A federal judge has certified two shareholder class actions accusing Facebook Inc of hiding concerns about its growth forecasts prior to the social media company's May 2012 initial public offering. David Pollard reports.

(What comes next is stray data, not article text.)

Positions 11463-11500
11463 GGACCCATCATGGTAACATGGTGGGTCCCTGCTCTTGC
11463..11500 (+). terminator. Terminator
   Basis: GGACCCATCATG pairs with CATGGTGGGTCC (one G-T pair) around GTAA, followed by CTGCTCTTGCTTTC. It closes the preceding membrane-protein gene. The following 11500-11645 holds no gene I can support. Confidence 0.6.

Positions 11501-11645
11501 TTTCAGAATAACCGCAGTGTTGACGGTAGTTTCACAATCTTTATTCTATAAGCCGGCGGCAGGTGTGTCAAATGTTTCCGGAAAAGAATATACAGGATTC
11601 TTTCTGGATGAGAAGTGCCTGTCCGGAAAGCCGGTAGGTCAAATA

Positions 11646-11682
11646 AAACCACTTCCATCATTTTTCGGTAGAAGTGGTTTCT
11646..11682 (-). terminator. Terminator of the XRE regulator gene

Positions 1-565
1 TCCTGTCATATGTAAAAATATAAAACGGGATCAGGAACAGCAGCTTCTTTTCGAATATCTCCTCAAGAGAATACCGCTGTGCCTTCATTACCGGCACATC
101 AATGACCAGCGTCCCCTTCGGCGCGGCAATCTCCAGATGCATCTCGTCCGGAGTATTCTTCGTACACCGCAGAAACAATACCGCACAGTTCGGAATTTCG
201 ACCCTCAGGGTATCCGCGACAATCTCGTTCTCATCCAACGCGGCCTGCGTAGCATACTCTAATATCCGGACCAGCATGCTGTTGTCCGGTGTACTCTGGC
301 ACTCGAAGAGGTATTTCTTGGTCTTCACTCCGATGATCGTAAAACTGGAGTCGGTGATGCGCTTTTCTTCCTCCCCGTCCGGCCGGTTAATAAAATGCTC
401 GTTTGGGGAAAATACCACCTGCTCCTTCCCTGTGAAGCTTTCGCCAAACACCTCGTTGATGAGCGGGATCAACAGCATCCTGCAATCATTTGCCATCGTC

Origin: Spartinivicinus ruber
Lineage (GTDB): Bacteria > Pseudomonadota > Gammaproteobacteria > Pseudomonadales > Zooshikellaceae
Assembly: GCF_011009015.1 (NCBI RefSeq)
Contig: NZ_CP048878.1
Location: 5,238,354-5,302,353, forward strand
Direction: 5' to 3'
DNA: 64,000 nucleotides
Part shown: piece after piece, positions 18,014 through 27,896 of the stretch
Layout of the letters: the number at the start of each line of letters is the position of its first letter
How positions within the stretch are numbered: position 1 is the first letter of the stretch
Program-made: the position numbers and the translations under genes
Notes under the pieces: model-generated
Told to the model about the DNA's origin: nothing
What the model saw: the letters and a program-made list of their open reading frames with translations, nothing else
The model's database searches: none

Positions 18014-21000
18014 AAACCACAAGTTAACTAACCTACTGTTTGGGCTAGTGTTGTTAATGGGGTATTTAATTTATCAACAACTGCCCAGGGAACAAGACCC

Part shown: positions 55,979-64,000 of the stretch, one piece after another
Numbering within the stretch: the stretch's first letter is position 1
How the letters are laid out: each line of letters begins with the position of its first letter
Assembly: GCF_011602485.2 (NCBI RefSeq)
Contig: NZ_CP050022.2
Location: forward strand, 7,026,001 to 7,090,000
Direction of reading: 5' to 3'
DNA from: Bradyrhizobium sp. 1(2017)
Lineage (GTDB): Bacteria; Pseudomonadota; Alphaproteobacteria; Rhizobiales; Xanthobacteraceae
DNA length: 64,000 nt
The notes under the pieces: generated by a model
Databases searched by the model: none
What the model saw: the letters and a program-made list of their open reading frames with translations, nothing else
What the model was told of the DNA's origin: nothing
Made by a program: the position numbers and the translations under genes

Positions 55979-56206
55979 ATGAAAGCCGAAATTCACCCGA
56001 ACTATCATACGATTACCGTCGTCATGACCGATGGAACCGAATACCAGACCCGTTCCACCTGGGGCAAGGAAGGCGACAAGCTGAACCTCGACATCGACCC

A thumbs up - but not for Facebook itself this time. Instead, from a US Federal judge - who says lawsuits against the social media giant relating to its IPO can go ahead as class actions. Facebook made its market debut in May 2012 as a 16 billion dollar offering. It's claimed that some retail and institutional investors lost money after buying shares at inflated prices. Facebook, they say, concealed information over how the growth in mobile devices - an area where it generated little revenue - might hurt prospects. After starting at 38 dollars, shares dropped to less than half that within four months. Though have since climbed to over 107 dollars a share. Little for Facebook to worry about then, says Admiral Markets Darren Sinden. (SOUNDBITE) (English): ADMIRAL MARKETS, MARKET ANALYST, DARREN SINDEN, SAYING "In the grand scheme of things they have got bigger challenges to face. They are trying to bring hundreds of millions of people into their services in places like India, that's more of a day to day business operation for them rather than what happened in the IPO - not wishing to dismiss the case of course as the details have to come out in open court." Defendants include Chief Executive Mark Zuckerberg, Chief Operating Officer Sheryl Sandberg and other officials. Facebook is appealing against the decision as "without merit".